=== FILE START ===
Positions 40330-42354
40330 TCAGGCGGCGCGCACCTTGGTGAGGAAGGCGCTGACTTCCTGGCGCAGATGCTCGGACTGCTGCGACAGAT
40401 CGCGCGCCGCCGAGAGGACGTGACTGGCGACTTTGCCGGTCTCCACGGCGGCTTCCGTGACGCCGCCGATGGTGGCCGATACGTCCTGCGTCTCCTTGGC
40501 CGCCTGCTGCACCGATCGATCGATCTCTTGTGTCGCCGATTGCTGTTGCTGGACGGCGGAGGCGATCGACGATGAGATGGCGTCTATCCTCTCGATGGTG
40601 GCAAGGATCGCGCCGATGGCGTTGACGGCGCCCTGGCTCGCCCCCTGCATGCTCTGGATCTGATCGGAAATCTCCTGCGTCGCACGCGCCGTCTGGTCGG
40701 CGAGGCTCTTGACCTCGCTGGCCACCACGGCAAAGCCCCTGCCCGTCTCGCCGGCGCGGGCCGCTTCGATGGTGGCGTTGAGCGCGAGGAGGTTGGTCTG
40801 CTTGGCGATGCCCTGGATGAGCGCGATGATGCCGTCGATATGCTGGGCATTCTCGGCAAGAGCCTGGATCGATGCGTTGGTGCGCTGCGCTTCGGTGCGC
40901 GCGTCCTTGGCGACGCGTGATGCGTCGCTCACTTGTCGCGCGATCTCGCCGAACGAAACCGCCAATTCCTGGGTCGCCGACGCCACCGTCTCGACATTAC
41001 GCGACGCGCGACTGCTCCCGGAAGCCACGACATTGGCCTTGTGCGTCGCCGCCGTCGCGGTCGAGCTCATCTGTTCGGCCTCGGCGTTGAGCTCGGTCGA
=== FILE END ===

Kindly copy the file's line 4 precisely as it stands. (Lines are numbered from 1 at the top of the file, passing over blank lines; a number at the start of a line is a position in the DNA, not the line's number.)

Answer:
40501 CGCCTGCTGCACCGATCGATCGATCTCTTGTGTCGCCGATTGCTGTTGCTGGACGGCGGAGGCGATCGACGATGAGATGGCGTCTATCCTCTCGATGGTG